Select all junk mail, newsletters, routine notifications, auto-replies, joke emails, chain mail, ads, anything else not super important. Delete em.
Select about half (or more) of the other emails that you know are not important, just from the subject line. Archive em.
Quickly read through the rest, archiving almost every one of them. Select a few to reply to or act on (5 at the most). Those will be your most important.
Reply to them in three sentences or less, act on them immediately, or put them on your calendar to do later.
Following this method, you can process your inbox in less than 5 minutes if you’re quick (use keyboard shortcuts).
What? But… what about all those emails I need to reply to? President Obama gets thousands of letters a day, and only reads 10 of them. This method forces you to simplify, to focus on what’s really and truly important.
Then, when you’ve saved all that time you might normally spend on email, go and Do Something Amazing. (Oh, and only do this once or twice a day at most — the rest of the day, stay out of email.)
Try it for a day or two. Tell me if the world falls apart. I bet it won’t. If it does, I’ll buy you a beer. If it doesn’t, you owe me one.
This is about something a bit deeper: our need to reply and act on every single request that comes in, rather than to take control of our work days and do what we know is important. You don’t need to respond to every email, act on every request, or even read everything that comes your way. You can choose the essential ones, and then get to work on what really matters. And if you tell others that you’re doing this, that you’re not going to reply to every email, they’ll eventually stop expecting you to reply.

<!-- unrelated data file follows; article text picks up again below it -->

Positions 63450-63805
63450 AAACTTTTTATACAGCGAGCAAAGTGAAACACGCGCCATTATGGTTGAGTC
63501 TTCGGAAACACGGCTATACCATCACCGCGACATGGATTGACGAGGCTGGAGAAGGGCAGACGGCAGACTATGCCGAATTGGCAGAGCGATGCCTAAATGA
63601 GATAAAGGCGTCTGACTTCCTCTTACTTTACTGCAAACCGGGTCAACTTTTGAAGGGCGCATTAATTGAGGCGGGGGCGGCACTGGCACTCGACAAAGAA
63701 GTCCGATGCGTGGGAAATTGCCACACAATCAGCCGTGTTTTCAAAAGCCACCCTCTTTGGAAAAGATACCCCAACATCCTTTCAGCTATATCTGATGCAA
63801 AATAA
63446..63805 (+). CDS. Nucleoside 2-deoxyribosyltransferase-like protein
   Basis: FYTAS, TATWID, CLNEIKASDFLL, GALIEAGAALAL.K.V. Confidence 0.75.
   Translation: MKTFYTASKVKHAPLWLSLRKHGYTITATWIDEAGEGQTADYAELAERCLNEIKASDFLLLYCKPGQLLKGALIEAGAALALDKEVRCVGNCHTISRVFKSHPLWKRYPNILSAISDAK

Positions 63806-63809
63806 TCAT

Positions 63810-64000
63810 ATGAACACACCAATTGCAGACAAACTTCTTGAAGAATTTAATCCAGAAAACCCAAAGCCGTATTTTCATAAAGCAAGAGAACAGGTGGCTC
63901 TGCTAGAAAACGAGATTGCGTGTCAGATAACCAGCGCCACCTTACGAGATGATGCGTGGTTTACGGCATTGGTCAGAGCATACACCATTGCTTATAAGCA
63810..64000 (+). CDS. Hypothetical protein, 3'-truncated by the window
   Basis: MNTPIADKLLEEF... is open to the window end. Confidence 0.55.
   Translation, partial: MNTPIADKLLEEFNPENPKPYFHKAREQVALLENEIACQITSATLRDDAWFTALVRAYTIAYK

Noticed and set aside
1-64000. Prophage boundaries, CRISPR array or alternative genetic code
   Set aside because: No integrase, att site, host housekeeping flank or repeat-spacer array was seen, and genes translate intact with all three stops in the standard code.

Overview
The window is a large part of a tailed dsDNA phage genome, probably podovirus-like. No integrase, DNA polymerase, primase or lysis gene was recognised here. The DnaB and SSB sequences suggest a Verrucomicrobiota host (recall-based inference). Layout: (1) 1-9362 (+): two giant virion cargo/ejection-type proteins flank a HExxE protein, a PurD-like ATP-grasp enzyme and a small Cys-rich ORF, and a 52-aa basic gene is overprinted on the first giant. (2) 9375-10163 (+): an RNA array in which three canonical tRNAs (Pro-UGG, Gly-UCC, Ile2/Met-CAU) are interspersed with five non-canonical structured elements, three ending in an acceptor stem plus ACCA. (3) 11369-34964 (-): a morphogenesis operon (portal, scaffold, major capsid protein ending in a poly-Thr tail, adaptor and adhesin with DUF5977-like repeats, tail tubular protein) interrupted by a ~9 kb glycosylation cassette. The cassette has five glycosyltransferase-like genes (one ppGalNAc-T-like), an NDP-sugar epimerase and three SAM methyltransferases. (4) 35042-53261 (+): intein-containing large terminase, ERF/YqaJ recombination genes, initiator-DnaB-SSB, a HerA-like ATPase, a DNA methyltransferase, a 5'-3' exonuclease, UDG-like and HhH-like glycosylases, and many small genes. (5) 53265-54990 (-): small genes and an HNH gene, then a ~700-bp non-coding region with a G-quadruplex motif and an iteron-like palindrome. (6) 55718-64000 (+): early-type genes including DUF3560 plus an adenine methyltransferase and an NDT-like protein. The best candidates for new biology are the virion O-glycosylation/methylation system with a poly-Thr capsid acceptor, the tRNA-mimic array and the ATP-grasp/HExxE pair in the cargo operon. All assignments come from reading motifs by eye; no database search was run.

Note: I realize this method won’t work for everyone… but I did say this would be a simple method. You can use it to get even simpler than the steps I listed above — just choose 1-5 emails to respond to/act on, and archive all the rest.
Read more about simple productivity, focus and getting great things done in Leo’s book, The Power of Less.